Tag: clinical lab tech salary

Skip to articles

“Clinical lab technician” is a generic term for various positions including medical technologists (MT), clinical laboratory scientist (CLS) (four-year degrees) and medical laboratory technologist (MLT) (two-year degree.)

The Bureau of Labor Statistics reports that the median clinical lab tech salary was $37,970 in 2013. The best-paid 10 percent in the profession made approximately $58,910, while the bottom 10 percent made approximately $25,210.

The American Society of Clinical Pathology’s annual 2013 wage study reports that the staff level MT/MLS/CLS national average is $56,430 per year and $77,113 per year at the supervisory level.

Medical Laboratory Observer’s 2015 salary survey notes that most survey participants (60%) hold a bachelor’s degree, and these laboratorians earn an average of $77,977. Thirty percent hold post-graduate degrees, and their average income is the $83,534.

Other sources report that medical laboratory technicians typically earn an average salary of $35,000 to $65,000 per year. Laboratory Corporation of America, one of the two largest national labs, reports salaries between $35,000 and $52,000, while Memorial Sloan Kettering Cancer Center in the New York City area reports salaries between $66,000 and $77,000.

Clinical lab tech salaries for women are generally less than for men in this field.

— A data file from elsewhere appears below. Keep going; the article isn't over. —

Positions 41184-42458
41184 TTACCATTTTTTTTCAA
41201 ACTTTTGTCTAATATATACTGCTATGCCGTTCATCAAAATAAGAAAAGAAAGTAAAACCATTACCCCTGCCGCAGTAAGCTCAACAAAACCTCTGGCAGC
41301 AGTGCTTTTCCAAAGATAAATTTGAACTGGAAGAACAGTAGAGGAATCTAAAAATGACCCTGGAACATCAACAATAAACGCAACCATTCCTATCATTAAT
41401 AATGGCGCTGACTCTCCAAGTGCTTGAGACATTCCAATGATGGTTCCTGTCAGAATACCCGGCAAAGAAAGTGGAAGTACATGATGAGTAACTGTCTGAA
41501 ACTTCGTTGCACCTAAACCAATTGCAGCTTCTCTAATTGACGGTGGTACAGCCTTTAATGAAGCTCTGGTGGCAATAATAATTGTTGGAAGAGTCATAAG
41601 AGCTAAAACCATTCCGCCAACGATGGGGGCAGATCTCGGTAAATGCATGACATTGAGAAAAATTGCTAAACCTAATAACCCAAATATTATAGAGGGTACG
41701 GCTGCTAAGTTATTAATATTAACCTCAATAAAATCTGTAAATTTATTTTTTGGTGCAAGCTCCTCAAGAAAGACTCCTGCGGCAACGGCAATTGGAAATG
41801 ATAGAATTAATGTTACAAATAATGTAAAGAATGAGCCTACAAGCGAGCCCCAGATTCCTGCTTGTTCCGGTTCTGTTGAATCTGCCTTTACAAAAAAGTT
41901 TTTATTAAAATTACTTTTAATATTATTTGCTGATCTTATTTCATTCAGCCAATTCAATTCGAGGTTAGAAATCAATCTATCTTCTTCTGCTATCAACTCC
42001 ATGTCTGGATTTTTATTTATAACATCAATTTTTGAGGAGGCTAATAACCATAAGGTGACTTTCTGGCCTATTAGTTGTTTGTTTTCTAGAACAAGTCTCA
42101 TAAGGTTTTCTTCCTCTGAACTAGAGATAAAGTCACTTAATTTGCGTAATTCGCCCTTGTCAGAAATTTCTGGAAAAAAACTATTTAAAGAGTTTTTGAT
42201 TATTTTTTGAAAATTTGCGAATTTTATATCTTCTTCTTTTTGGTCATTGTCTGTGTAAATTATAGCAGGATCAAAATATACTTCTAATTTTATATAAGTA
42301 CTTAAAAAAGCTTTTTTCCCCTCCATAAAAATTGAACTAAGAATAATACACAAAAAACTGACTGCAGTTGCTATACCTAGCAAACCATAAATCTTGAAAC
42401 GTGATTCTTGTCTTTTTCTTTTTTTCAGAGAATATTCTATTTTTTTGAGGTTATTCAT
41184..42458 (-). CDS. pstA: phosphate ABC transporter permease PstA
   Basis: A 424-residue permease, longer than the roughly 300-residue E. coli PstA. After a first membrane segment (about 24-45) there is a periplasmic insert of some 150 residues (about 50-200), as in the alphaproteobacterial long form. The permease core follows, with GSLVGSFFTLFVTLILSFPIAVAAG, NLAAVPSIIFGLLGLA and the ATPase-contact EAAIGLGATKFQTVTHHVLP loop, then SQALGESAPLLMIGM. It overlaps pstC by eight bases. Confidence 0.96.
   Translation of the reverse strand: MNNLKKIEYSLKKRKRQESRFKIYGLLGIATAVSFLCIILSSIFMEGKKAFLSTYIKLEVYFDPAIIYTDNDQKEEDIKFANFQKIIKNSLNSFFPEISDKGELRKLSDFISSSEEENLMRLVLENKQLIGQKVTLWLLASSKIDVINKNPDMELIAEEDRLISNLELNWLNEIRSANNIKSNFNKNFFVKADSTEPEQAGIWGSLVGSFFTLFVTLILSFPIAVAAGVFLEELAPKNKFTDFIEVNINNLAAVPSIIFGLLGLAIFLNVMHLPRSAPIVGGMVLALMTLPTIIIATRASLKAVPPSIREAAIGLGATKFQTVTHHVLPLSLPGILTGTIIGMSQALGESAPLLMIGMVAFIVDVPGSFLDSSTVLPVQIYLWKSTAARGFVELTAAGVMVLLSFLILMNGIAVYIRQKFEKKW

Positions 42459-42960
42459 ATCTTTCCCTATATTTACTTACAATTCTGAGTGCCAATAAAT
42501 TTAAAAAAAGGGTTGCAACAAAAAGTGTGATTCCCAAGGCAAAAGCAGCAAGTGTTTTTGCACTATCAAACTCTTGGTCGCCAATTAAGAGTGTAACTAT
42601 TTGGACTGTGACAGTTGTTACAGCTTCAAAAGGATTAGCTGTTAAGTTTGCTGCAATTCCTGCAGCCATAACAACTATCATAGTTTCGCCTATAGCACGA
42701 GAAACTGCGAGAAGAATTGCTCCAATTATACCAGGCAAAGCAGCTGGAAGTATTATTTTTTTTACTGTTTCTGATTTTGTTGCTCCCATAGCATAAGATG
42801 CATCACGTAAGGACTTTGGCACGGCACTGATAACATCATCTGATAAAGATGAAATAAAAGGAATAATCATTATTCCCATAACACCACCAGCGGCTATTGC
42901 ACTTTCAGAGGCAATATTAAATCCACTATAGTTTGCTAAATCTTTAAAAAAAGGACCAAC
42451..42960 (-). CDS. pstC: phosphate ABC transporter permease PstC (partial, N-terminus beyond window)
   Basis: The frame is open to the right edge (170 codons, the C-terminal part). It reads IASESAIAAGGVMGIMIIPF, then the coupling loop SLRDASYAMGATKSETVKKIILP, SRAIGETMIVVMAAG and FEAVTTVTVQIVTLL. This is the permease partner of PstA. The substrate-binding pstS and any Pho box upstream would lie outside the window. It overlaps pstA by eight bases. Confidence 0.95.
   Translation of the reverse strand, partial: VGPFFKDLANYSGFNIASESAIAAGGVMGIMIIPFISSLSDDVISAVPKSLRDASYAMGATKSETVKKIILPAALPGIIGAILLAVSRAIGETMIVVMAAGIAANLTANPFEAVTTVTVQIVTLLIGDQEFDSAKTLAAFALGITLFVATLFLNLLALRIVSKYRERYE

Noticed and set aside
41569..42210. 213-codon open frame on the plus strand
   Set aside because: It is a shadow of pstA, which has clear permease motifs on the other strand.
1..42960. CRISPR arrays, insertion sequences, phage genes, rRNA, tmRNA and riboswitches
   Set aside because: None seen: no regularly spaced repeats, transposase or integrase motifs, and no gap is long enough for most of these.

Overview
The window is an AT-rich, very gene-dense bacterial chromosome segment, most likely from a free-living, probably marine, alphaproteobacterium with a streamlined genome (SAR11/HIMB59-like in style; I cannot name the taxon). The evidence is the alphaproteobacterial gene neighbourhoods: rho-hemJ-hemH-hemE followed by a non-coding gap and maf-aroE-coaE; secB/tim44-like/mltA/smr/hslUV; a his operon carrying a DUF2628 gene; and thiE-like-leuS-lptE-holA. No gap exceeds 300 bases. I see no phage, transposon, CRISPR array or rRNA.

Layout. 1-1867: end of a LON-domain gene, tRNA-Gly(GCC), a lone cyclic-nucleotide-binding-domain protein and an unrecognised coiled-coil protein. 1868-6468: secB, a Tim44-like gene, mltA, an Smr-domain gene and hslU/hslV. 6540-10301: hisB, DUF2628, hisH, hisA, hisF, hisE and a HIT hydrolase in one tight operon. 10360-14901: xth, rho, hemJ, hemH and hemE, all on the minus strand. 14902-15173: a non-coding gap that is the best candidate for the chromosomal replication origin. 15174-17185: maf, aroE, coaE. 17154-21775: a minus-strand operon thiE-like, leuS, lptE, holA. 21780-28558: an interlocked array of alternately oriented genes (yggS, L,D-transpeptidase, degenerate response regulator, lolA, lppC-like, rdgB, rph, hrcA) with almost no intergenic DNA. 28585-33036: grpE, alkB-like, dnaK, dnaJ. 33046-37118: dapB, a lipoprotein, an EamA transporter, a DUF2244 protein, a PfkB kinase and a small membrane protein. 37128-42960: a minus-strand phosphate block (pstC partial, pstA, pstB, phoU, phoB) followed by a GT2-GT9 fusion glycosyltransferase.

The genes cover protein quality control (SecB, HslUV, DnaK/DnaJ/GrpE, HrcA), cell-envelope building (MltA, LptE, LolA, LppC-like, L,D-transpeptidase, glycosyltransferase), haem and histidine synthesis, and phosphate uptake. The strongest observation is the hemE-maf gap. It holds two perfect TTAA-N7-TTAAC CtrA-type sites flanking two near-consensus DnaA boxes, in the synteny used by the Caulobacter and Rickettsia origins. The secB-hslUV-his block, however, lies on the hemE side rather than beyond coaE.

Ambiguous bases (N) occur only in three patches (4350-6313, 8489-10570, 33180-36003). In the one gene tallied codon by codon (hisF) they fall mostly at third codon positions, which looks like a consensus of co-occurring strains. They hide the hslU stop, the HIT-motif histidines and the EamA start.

Top-paying metropolitan areas for this occupation include Oakland, California; Norwich, Connecticut; and San Francisco.

Clinical lab tech salaries vary depending on a number of factors including industry, company size, location, years of experience and level of education.

Clinical laboratory technicians are responsible for tasks including examining body fluids and cells and matching blood for transfusions. The job requires the use of sophisticated laboratory equipment, such as microscopes and cell counters. With continued advancements in technology, lab work has become more analytical, so laboratory personnel should have excellent judgment skills. More complex procedures are reserved for clinical lab or medical technologists, who must possess a bachelor’s degree. Technicians, who must hold at least an associate degree, often work under the supervision of technologists.

Continual new advances in human genetic testing, biomarkers and PCR (polymerase chain reaction) technology are creating more challenges and job opportunities for clinical laboratory science professionals. It is a fast-growing field, and there will be great demand for clinical laboratory professionals in the future.

With steady population growth and the development of new lab tests, the job market for clinical laboratory technicians is expected to remain strong. The Bureau of Labor Statistics projects clinical laboratory technician employment growth of 29.7 percent between 2012 and 2022, adding 47,900 more professionals to the 325,800 jobs currently in this field.

Nothing found for this category.

Sorry about that. Please check back soon!